Staging food events using handmade pottery offers a multisensory experience that wholly engages participants. The material encounter is an intervention across the fluid boundary of subjective space, prompting awareness and questions. Visual experience is put into its place as the objects almost disappear from sight as people focus on the meaning and significance of their experiences.
Making pots that people use to feed each other, for example, I use material objects to explore the boundaries of subjectivity and engage our sense of self-and-other. In feeding events, my forms bridge the space between two subjectivities, each one reaching out with empathy and receiving with vulnerability. In the guise of chef and server I place myself within the event to observe interactions and collect feedback. My relationship with participants continues when they reflect upon their experience in writing to me.
Rooted in tradition and practicality, utilitarian ceramics actually can serve as radical, transformative art. Experience with handmade pottery can alter the scripts by which we interact around food. Through engagement with the work during a food event, participants are challenged to reflect upon their sense of self and other and emerge with a new awareness of the symbolic meanings of food behaviors and a renewed sense of connectedness.
Read more on this project in the Studio Potter article that I wrote about it.
The crossing boundaries project began as a series of dinner events using a table setting designed for two people to feed each other a four-course meal that I prepared for them.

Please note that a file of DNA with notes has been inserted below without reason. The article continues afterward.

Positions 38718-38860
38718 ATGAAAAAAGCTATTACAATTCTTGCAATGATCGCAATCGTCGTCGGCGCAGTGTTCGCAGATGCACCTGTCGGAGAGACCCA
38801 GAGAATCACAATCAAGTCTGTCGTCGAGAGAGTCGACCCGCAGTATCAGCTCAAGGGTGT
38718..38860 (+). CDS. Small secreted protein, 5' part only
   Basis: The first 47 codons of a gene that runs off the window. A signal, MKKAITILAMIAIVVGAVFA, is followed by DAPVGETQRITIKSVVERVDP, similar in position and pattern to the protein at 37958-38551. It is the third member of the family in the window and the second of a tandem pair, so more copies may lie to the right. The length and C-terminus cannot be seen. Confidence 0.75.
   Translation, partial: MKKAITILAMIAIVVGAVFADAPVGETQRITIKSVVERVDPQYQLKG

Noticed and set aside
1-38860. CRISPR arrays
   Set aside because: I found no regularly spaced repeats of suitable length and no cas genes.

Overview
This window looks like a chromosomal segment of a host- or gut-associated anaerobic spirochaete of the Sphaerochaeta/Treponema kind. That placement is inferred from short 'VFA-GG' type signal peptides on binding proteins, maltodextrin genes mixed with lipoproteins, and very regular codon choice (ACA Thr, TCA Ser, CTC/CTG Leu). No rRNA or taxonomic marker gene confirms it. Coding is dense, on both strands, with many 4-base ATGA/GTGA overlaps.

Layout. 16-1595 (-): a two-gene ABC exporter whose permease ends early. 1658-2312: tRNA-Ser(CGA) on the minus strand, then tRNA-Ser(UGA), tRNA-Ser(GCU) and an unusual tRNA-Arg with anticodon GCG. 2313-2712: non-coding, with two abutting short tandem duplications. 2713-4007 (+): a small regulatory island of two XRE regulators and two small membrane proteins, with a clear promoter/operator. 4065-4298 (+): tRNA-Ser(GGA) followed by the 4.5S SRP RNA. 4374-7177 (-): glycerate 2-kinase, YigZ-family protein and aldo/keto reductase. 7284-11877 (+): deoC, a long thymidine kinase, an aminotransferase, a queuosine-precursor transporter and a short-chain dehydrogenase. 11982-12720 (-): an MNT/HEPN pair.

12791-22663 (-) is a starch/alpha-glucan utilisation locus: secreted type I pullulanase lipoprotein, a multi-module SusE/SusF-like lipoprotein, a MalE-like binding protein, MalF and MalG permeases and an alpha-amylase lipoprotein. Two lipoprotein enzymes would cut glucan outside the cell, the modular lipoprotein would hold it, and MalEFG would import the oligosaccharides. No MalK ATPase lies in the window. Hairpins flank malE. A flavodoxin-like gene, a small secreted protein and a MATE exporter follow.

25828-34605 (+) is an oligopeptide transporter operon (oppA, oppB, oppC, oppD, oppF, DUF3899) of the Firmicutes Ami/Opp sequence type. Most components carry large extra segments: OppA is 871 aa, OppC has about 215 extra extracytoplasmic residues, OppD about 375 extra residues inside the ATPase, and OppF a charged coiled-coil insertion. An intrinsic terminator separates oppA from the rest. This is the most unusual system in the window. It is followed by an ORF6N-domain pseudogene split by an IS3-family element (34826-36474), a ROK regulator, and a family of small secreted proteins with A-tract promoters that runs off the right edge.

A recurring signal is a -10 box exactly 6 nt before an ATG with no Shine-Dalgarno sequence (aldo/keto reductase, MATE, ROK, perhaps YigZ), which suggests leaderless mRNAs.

The next manifestation of the project occurred as feedback, a solo exhibition and food event held in Trisolini Gallery at Ohio University. This event was more informal, with people standing and moving around the gallery space. An added bonus happened because the hot water bath we were using to sterilize the spoons provided an unexpected warmth to the experience.
Then, I took the event to the Alberta College of Art and Design for Craft Performance Week. There, five pairs of people at a time fed each other, and we had five seatings over the course of the evening. Afterwards, one participant said that she would like to be her partner's feeder for a few weeks, to fully develop a sense of empathy for that person's needs and preferences.
The most recent version of crossing boundaries has been set up in the conference center at NCECA using this portable set up. It was part of the Across the Table exhibition at the Kansas City NCECA. Participants used chef's tongs to build each bite on the spoons, then fed their bite to the other person.